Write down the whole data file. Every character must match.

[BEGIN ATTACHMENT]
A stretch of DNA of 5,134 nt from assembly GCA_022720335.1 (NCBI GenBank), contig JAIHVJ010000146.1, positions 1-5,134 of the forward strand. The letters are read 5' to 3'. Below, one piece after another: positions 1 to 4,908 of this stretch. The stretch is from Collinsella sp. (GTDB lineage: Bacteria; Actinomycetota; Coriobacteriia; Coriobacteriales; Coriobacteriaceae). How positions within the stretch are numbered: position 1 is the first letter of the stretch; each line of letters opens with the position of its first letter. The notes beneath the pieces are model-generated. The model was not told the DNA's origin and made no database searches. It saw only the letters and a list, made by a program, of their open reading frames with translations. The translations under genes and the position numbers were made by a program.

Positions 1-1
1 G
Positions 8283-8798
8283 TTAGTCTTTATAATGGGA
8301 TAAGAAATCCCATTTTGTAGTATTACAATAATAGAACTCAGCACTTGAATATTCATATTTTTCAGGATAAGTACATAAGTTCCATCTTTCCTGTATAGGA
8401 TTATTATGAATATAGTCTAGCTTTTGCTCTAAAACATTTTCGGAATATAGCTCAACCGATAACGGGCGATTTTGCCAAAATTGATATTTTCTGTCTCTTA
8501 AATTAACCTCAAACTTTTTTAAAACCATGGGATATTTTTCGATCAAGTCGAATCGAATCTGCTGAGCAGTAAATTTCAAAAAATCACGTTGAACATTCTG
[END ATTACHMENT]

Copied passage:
A stretch of DNA of 5,134 nt from assembly GCA_022720335.1 (NCBI GenBank), contig JAIHVJ010000146.1, positions 1-5,134 of the forward strand. The letters are read 5' to 3'. Below, one piece after another: positions 1 to 4,908 of this stretch. The stretch is from Collinsella sp. (GTDB lineage: Bacteria; Actinomycetota; Coriobacteriia; Coriobacteriales; Coriobacteriaceae). How positions within the stretch are numbered: position 1 is the first letter of the stretch; each line of letters opens with the position of its first letter. The notes beneath the pieces are model-generated. The model was not told the DNA's origin and made no database searches. It saw only the letters and a list, made by a program, of their open reading frames with translations. The translations under genes and the position numbers were made by a program.

Positions 1-1
1 G
Positions 8283-8798
8283 TTAGTCTTTATAATGGGA
8301 TAAGAAATCCCATTTTGTAGTATTACAATAATAGAACTCAGCACTTGAATATTCATATTTTTCAGGATAAGTACATAAGTTCCATCTTTCCTGTATAGGA
8401 TTATTATGAATATAGTCTAGCTTTTGCTCTAAAACATTTTCGGAATATAGCTCAACCGATAACGGGCGATTTTGCCAAAATTGATATTTTCTGTCTCTTA
8501 AATTAACCTCAAACTTTTTTAAAACCATGGGATATTTTTCGATCAAGTCGAATCGAATCTGCTGAGCAGTAAATTTCAAAAAATCACGTTGAACATTCTG